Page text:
The first nine stories on my news feed Sunday were about race. At least we’re talking about a problem we’ve ignored or tried to cover up for a few hundred years.

But if we can’t transition from words to actions, are we really better off? Or — like Langston Hughes’ dream deferred — do we wind up in a worse place than where we started?

Here’s what we now know. Racism is baked into the systems we have created. Not because we’re all a bunch of racists. We’re not. It’s because the systems favor the folks who created those systems.

I’ll give one example using religion instead of race. Jewish families often have problems getting their children excused from school for Jewish holy days. “Why should we give Jewish students preferential treatment?” some school districts ask. “We should treat them just like everybody else.”

What those districts miss is who made the school calendar in the first place. Do you think the Christian majority would ever schedule school on Christmas or Easter? The calendar is only a problem for those who didn’t get to make the rules.

When it comes to criminal justice, education, employment, banking and health care in America, white society made the rules. And surprise! They were designed to favor whites. That’s why no white person was convicted of killing an African American in the South before 1945. The all-white juries wouldn’t do it. It’s the same reason blacks couldn’t attend white schools, live in white neighborhoods or even receive medical treatment in white hospitals.

Federal judges — who didn’t have to stand for election — began changing that in the 1950s, and Congress — goaded by the civil rights movement — passed legislation in the 1960s, but attitudes and outlooks lagged. Now, at long last, white society is beginning to acknowledge these harsh realities: that our black neighbors are more likely to be pulled over by the police, abused, arrested and convicted solely because they are black. Equally troubling are the massive disparities in income, education and health that are the sad legacy of four centuries of slavery, Jim Crow and discrimination.

So now what? What can we do to address these disparities that is both affordable and likely to work?

Any long-term solution will have to involve education. Education is the single biggest driver of better incomes, housing and health.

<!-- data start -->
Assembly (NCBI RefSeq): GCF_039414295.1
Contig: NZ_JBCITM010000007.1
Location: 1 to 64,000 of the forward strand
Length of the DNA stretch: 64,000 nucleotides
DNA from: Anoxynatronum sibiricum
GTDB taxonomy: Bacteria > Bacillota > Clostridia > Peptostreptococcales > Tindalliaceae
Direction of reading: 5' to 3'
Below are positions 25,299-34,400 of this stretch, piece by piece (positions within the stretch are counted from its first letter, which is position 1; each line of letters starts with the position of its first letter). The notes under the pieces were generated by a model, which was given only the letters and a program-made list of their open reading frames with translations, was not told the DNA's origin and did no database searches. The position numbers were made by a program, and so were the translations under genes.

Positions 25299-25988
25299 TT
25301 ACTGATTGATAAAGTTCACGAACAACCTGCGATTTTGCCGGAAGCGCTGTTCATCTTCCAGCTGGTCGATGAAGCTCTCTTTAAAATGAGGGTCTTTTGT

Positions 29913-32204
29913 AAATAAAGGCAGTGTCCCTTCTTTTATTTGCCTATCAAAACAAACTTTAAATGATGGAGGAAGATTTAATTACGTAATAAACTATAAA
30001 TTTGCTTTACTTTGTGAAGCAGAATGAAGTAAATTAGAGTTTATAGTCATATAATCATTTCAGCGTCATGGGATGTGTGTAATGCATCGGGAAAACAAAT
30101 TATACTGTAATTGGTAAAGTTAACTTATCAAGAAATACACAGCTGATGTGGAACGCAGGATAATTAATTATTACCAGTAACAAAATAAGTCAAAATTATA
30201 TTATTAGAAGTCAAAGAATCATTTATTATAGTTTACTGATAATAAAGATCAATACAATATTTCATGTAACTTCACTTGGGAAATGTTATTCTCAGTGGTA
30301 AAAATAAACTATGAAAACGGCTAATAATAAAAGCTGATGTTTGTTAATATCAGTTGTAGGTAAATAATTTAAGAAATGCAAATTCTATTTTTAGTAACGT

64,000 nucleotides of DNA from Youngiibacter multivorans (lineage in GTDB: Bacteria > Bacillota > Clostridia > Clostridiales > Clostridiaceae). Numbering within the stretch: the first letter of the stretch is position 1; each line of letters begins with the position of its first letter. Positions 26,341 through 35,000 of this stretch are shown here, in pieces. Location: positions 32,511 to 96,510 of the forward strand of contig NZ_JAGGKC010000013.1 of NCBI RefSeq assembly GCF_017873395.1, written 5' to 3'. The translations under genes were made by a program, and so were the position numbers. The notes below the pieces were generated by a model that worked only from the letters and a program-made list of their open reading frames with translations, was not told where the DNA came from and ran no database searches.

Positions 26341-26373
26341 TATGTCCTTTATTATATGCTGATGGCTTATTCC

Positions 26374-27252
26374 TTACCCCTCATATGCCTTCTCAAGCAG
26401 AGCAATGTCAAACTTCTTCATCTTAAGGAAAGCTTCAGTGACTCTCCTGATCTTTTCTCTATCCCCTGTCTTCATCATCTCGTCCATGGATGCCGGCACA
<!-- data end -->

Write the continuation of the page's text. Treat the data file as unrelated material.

Fortunately, Tennessee already has made some smart educational investments by raising standards, increasing teacher pay and creating the nation’s first and best two-year college scholarship program with tnAchieves and Tennessee Promise. But those benefits are available to all Tennessee students. What will we do to help level the playing field for the offspring of America’s slaves, the people who bore the lash, picked the cotton and on whose bloody backs we built the Southern economy?

Maryville has found one promising strategy, but it needs to be expanded countywide, and it will take several million dollars to do it. The William Bennett Scott Scholarship program is a creation of the Maryville City Schools Foundation and is designed to assist qualified African American students who wish to attend four-year colleges and universities. Scott was Tennessee’s first African American mayor, publisher of the state’s first black-owned newspaper and a member of St. Paul’s AME Zion Church on Broadway.

Three individuals were awarded scholarships this spring, but at least five students were deserving and in need of the $7,000-per-year award. Some years only two or three students may need assistance, as many choose tnAchieves while others win athletic or academic scholarships, but every qualified African American student who needs help should receive it.

But why should Maryville High graduates be the only ones to benefit from this program? Why not include graduates of Alcoa, William Blount and Heritage? With great companies like Arconic, Altar’d States, Clayton, DENSO and Newell in Blount County, why not indeed?

Like tnAchieves, Scott Scholarships are a smart investment in the community. When African American students are given the opportunity to reach their full potential, everybody wins. And when this pandemic ends and tax revenues are flowing as before, perhaps Maryville, Alcoa and Blount County will step up and alleviate some of the financial burden on the private-sector partners. That’s how we did tnAchieves.

Maryville, William Blount and Heritage probably only need a half-dozen or so scholarships per year each. Alcoa needs twice that many. Some Scott Scholars will not complete their four-year degrees, but most will. My guess is the program would level out at about a hundred total scholarships in four years. That’s about $150,000 per year for each of Blount County’s five largest employers. That’s the equivalent of just one executive salary package. Not very much when you think about the impact this program would have on our community.

The time for talking soon will be over, and the time for action at hand. Maryville has developed a promising pathway to success for many African American students. All we need is the wisdom, courage and generosity to expand it.

Buzz Thomas is a retired American Baptist Church minister, attorney, school superintendent and longtime Blount County resident and occasional columnist for The Daily Times.

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